x Abu Dhabi, UAEFriday 21 July 2017

Dubai concert to celebrate video game music

The genre has come a long way since the bleepy, eight-bit noises of the 1980s, says the composer Tommy Tallarico.

The music of Super Mario Bros might draw children to the symphony. Victoria Will / AP Images for Nintendo
The music of Super Mario Bros might draw children to the symphony. Victoria Will / AP Images for Nintendo

"If Beethoven were alive today, he'd be a video games composer." So says Tommy Tallarico, one of the most successful names in video games music and the man behind Video Games Live, the concert series celebrating gaming soundtracks that will be coming to Dubai this December.

"Video Games Live is all the greatest video game music of all time performed by a symphony and choir," says Tallarico, who has written music for the likes of Prince of Persia and Earthworm Jim, along with more than 250 other games during a career spanning 21 years. "But what makes it really special and unique is that everything is completely synchronised, with massive video screens and stage show productions, special effects and lighting and even interactive elements with the crowd."

Soundtracks for video games have come a long way since the monophonic bleepy eight-bit noises that accompanied falling blocks or athletic plumbers in the 1980s, and many, such as Nobuo Uematsu's score for Final Fantasy 7, are now considered orchestral masterpieces. One has even made it to the UAE already.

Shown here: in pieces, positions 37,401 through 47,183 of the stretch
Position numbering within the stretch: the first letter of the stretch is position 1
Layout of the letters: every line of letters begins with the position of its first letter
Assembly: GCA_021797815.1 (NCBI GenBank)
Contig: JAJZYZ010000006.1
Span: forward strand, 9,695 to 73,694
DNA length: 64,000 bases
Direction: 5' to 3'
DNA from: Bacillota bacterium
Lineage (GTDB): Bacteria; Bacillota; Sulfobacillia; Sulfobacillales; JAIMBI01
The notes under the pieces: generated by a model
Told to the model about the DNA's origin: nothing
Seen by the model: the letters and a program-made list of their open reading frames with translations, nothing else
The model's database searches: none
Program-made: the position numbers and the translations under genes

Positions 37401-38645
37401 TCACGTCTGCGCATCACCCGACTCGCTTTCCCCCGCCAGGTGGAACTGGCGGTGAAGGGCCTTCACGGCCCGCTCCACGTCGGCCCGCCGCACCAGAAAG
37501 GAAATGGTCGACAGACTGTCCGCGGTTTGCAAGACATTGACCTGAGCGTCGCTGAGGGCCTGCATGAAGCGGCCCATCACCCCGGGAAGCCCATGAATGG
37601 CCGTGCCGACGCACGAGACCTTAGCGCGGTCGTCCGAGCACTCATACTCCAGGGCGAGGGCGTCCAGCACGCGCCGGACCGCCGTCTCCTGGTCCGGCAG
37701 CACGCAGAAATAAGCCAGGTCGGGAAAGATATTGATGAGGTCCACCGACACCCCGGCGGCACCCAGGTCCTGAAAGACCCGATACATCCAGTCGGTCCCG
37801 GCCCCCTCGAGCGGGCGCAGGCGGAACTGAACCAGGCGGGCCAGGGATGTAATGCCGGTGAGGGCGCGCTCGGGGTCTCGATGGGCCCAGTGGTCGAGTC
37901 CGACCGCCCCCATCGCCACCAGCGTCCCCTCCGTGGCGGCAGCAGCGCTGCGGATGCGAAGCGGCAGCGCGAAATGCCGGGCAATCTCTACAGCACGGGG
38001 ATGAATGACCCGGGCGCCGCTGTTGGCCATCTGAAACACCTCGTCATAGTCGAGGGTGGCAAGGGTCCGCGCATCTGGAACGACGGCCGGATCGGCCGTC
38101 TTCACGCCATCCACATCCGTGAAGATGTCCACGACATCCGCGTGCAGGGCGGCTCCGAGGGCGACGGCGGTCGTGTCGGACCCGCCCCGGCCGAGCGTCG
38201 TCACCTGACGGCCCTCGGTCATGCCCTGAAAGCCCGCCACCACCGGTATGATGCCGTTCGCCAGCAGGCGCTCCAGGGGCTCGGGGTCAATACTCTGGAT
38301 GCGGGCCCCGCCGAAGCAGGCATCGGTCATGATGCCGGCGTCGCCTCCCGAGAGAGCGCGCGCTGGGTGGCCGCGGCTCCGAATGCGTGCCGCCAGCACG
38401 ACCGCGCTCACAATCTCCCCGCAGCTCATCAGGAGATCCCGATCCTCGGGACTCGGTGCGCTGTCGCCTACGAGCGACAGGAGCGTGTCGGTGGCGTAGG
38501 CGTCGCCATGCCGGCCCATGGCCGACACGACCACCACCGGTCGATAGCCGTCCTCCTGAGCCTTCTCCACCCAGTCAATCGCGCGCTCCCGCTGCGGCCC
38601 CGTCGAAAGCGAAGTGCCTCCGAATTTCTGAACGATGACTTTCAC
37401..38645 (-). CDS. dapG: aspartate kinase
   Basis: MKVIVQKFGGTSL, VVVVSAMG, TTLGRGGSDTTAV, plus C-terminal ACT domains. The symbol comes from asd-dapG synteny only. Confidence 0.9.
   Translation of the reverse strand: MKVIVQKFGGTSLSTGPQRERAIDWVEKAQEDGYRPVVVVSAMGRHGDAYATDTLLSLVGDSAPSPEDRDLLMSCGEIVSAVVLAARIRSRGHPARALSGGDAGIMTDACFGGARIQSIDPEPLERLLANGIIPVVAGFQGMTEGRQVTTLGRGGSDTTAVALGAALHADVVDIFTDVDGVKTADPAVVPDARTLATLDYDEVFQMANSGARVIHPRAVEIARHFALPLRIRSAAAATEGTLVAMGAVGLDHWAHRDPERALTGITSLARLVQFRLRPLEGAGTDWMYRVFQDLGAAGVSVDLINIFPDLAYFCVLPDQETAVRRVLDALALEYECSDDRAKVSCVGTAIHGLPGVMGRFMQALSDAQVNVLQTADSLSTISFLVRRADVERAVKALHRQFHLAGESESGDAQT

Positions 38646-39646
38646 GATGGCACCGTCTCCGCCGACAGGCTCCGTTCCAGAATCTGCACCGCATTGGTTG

"I heard Baba Yetu, the soundtrack to Civilization IV by the composer Christopher Tin, being played at the Dubai Fountain," says Tallarico.

Providing musical assistance at Video Games Live in Dubai will be the UAE National Symphony Orchestra, which will be joined by various special guests, including Tallarico on the guitar. There will also be a Guitar Hero competition before the show, with the winner performing on stage. "And for those who want to start practising, the song is going to be the Foo Fighters's The Pretender."

Perhaps the most impressive feat of Video Games Live will be that it could get youngsters to actually watch a symphony orchestra. "It's amazing," says Tallarico. "You'll have some kid in a tuxedo sat next to another in a ripped Mario T-shirt next to one actually dressed like Mario."

Video Games Live will be December 14 at the Dubai World Trade Center. Tickets start at Dh185. For more information, visit www.videogameslive.com. Find them on Facebook to suggest which soundtracks should be played

aritman@thenational.ae